New round of lawsuits against the Willow Project begins
ANCHORAGE, Alaska (KTUU) - Environmental nonprofit group Trustees for Alaska filed a lawsuit Tuesday on behalf of six advocacy groups against the Bureau and Land Management (BLM), the U.S. Fish and Wildlife Service and the U.S. Department of the Interior in response to the Biden Administration’s approval of the ConocoPhillips’ Willow Project.
The suit alleges that the BLM violated a variety of protective laws, including the National Environmental Policy Act, the Naval Petroleum Reserves Production Act, the Alaska National Interest Lands Conservation Act, and the Administrative Procedure Act. It also alleges that some elements of the Endangered Species Act were also circumvented.
In addition, the suit filed by Trustees for Alaska argues that the Willow Project will adversely affect habitats protected by federal law.
“BLM’s failure to comply with these laws threatens the lands, waters, wildlife, and people of the northeastern Reserve,” the complaint says.
ConocoPhillips released a statement Tuesday afternoon saying that after five years of the long regulatory process, the BLM and other regulatory agencies have conducted a thorough process that “satisfies all legal requirements.”
Earthjustice, another environmental law organization, on Wednesday filed a suit of its own to challenge the legal basis of the decision to allow the Willow Project to proceed.
Senior Staff Attorney Bridget Psarianos explained why Trustees of Alaska filed the lawsuit on behalf of their clients.
“It is clear that BLM has an obligation to protect resources in the area, protect special areas, which are areas that are designated and set aside for conservation reasons,” Psarianos said.
Twenty-four hours after the decision from the Biden Administration to support the project, Psarianos and Trustees of Alaska moved swiftly to prepare the suit.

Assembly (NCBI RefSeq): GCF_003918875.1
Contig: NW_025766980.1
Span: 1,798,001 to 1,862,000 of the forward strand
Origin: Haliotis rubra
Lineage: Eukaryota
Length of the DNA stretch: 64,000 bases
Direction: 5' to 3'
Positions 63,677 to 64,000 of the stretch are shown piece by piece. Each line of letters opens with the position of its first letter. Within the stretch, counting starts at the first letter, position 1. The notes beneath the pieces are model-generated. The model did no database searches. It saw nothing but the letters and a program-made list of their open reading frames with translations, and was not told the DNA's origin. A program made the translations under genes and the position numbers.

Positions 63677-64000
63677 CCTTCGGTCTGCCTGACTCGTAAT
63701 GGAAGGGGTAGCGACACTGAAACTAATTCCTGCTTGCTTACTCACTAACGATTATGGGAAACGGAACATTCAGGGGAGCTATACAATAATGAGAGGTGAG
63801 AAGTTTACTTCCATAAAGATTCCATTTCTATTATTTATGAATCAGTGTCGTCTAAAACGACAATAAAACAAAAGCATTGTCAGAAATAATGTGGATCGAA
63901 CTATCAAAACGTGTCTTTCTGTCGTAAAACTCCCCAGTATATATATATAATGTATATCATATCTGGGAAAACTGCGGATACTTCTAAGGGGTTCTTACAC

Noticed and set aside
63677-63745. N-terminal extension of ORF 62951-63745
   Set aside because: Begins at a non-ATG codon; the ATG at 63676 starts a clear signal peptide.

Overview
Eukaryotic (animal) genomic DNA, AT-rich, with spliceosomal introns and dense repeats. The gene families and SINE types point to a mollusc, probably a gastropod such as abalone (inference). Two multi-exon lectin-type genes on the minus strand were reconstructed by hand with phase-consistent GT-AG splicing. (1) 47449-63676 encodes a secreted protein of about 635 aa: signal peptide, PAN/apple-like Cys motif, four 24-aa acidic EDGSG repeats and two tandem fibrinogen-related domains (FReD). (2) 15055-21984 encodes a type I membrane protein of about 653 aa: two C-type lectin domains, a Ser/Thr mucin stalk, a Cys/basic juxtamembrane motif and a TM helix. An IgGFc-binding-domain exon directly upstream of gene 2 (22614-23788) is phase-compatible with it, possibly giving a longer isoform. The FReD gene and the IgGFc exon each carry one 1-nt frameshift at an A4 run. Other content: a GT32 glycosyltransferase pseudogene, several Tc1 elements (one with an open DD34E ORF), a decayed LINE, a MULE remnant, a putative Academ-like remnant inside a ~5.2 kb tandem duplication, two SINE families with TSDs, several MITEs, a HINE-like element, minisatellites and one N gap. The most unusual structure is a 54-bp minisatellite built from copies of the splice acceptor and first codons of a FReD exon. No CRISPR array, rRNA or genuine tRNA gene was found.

“Time is of the essence,” Psarianos said.
In a nod to the social media campaigns urging President Joe Biden to stop the Willow Project, Psarianos says that while she is disappointed by the decision, the battle will continue.
“We’re going to continue to do whatever it takes to fight this project with our clients. Now, that fight is in court, it was previously on TikTok and in the public sphere,” Psarianos said.
President and CEO of the Alaska Oil and Gas Association Kara Moriarty feels differently, describing the project as a positive step forward for the state.
“I think this is certainly a very well thought out, well studied, well-analyzed project. And we look forward to getting to work,” Moriarty said.
Moriarty called the lawsuit a “tool in the toolbox” of opponents to development projects like Willow.
“It’s hard to find a project that hasn’t been litigated in some form or fashion all the way back to the Trans-Alaska pipeline,” Moriarty said. “The Trans-Alaska pipeline took an act of Congress to approve. That pipeline has become a vital economic lifeline for the state of Alaska and an important piece of national infrastructure.”
While contentious, the debate springing up in immediate response to Monday’s news was predictable. The Willow Project has already faced a number of legal challenges over the course of several Presidential administrations.
Hours after the decision on the morning of Mar. 13, Sen. Dan Sullivan predicted the response from the projects’ opponents while speaking on the unity displayed by Alaska’s entire congressional delegation.
“Radical, environmental groups are probably going to sue as early as tomorrow to try and stop it, we need to be unified again,” Sullivan said.
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